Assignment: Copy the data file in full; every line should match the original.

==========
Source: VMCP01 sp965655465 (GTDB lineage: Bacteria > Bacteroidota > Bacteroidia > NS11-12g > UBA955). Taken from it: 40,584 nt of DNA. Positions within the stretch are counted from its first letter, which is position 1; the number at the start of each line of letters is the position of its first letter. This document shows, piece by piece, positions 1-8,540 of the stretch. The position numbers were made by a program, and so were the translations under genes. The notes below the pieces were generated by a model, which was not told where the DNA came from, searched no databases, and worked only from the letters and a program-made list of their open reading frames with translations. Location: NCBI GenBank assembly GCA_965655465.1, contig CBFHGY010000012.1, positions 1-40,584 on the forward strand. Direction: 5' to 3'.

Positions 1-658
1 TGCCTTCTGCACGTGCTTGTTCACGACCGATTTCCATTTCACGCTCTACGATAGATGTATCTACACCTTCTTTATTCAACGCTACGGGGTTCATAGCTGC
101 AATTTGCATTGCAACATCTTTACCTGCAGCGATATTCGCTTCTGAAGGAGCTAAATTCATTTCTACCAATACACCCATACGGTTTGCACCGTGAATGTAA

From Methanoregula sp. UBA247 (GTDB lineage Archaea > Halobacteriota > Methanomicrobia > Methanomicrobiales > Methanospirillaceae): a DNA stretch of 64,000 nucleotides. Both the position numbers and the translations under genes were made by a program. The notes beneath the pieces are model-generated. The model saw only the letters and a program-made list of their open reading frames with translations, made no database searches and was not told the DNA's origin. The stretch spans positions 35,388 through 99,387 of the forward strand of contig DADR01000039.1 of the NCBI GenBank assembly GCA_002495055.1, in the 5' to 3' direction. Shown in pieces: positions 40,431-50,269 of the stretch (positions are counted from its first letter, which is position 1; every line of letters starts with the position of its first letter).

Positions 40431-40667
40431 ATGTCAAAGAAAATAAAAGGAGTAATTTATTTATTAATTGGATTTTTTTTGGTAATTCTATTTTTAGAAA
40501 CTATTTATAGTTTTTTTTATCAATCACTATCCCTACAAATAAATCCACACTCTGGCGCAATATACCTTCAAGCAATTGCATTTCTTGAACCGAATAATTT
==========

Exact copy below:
Source: VMCP01 sp965655465 (GTDB lineage: Bacteria > Bacteroidota > Bacteroidia > NS11-12g > UBA955). Taken from it: 40,584 nt of DNA. Positions within the stretch are counted from its first letter, which is position 1; the number at the start of each line of letters is the position of its first letter. This document shows, piece by piece, positions 1-8,540 of the stretch. The position numbers were made by a program, and so were the translations under genes. The notes below the pieces were generated by a model, which was not told where the DNA came from, searched no databases, and worked only from the letters and a program-made list of their open reading frames with translations. Location: NCBI GenBank assembly GCA_965655465.1, contig CBFHGY010000012.1, positions 1-40,584 on the forward strand. Direction: 5' to 3'.

Positions 1-658
1 TGCCTTCTGCACGTGCTTGTTCACGACCGATTTCCATTTCACGCTCTACGATAGATGTATCTACACCTTCTTTATTCAACGCTACGGGGTTCATAGCTGC
101 AATTTGCATTGCAACATCTTTACCTGCAGCGATATTCGCTTCTGAAGGAGCTAAATTCATTTCTACCAATACACCCATACGGTTTGCACCGTGAATGTAA

From Methanoregula sp. UBA247 (GTDB lineage Archaea > Halobacteriota > Methanomicrobia > Methanomicrobiales > Methanospirillaceae): a DNA stretch of 64,000 nucleotides. Both the position numbers and the translations under genes were made by a program. The notes beneath the pieces are model-generated. The model saw only the letters and a program-made list of their open reading frames with translations, made no database searches and was not told the DNA's origin. The stretch spans positions 35,388 through 99,387 of the forward strand of contig DADR01000039.1 of the NCBI GenBank assembly GCA_002495055.1, in the 5' to 3' direction. Shown in pieces: positions 40,431-50,269 of the stretch (positions are counted from its first letter, which is position 1; every line of letters starts with the position of its first letter).

Positions 40431-40667
40431 ATGTCAAAGAAAATAAAAGGAGTAATTTATTTATTAATTGGATTTTTTTTGGTAATTCTATTTTTAGAAA
40501 CTATTTATAGTTTTTTTTATCAATCACTATCCCTACAAATAAATCCACACTCTGGCGCAATATACCTTCAAGCAATTGCATTTCTTGAACCGAATAATTT